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U.S.: Powell Says Washington Will Go It Alone If Necessary

  • Jeffrey Donovan

Secretary of State Colin Powell laid out a glowing picture of U.S. foreign policy during a lengthy hearing before a Senate panel on 5 February. As RFE/RL correspondent Jeffrey Donovan reports, Powell sees U.S. foreign policy driven by principles of self-defense that Washington will not renounce -- even in the face of strong criticism.

Washington, 6 February 2002 (RFE/RL) -- Secretary of State Colin Powell yesterday defended U.S. foreign policy from critics concerned about American "unilateralism" and vowed that Washington will not sacrifice principled action on terrorism "at the altar of multilateralism."

During a lengthy hearing on the direction of U.S. foreign policy before the Senate Foreign Relations Committee, Powell used both broad and fine strokes to paint a positive picture of U.S. action overseas at a time when friends and foes alike are uneasy about America's response to terrorism.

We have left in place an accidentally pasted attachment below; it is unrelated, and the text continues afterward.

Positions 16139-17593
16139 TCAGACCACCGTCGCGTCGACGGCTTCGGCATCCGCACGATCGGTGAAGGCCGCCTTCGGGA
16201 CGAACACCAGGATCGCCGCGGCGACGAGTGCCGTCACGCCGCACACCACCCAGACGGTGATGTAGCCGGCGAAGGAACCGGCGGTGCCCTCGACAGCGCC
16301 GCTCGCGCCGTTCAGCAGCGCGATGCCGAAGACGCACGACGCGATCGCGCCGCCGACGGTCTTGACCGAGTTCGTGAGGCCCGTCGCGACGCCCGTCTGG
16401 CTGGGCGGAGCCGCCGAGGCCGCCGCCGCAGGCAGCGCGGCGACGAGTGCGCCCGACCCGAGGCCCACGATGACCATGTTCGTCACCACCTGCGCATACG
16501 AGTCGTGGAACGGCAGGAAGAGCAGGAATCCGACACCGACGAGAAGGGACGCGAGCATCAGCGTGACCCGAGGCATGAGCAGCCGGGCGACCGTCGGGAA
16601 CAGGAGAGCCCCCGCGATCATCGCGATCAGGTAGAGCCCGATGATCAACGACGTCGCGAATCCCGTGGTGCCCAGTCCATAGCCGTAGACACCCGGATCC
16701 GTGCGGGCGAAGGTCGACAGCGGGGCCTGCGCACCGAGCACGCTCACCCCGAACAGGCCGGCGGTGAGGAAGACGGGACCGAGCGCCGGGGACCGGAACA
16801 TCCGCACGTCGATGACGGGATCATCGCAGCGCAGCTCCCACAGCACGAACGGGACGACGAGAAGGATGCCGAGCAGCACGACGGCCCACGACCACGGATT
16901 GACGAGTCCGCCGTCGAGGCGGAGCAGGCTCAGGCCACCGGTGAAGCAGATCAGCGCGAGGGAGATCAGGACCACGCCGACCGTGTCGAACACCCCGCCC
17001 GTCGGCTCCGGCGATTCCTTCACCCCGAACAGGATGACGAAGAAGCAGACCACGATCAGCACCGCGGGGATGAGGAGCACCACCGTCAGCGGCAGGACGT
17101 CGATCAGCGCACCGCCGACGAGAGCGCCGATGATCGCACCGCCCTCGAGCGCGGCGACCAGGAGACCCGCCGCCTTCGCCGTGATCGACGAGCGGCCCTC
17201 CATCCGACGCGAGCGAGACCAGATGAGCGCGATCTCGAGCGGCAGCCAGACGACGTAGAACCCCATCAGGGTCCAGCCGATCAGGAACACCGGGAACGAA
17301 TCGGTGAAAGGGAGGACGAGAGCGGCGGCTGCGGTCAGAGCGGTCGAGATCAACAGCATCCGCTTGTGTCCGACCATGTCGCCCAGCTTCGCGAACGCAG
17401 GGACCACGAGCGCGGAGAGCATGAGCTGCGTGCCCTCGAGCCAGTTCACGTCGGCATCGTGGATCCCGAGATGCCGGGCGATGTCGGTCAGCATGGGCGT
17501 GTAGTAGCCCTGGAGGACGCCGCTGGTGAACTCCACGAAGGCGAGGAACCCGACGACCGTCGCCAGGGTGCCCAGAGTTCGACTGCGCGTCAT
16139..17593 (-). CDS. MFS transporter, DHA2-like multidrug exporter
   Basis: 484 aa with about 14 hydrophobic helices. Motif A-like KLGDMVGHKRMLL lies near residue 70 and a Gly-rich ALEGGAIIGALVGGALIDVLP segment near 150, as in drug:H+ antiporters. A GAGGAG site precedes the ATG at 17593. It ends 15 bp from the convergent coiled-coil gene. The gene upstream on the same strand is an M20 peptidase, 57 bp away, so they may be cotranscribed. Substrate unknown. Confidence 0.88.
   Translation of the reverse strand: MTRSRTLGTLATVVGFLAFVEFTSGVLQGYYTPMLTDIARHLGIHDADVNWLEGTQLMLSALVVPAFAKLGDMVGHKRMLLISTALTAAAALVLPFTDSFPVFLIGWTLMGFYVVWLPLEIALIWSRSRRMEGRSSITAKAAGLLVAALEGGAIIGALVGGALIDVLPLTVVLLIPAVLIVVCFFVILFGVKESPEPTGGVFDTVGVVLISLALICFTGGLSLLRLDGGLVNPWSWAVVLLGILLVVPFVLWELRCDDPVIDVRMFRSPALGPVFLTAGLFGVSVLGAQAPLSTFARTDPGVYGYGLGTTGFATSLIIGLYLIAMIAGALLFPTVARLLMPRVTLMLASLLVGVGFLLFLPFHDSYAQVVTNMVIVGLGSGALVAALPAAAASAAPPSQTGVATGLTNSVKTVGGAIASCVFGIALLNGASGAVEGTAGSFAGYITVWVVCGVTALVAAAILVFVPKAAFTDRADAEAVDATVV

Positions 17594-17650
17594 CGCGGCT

In particular, Powell said the U.S. is set to sign a legally binding agreement -- not merely an informal accord -- with Moscow on reducing nuclear weapons. And he said he's certain that a large number of Eastern European countries will be invited to join NATO at the alliance's Prague summit in November.

But the war on terrorism was Powell's primary focus. And he gave a warning to Saddam Hussein, urging the Iraqi president to prove that he is not developing weapons of mass destruction by allowing the return of United Nations inspectors, who left in 1998.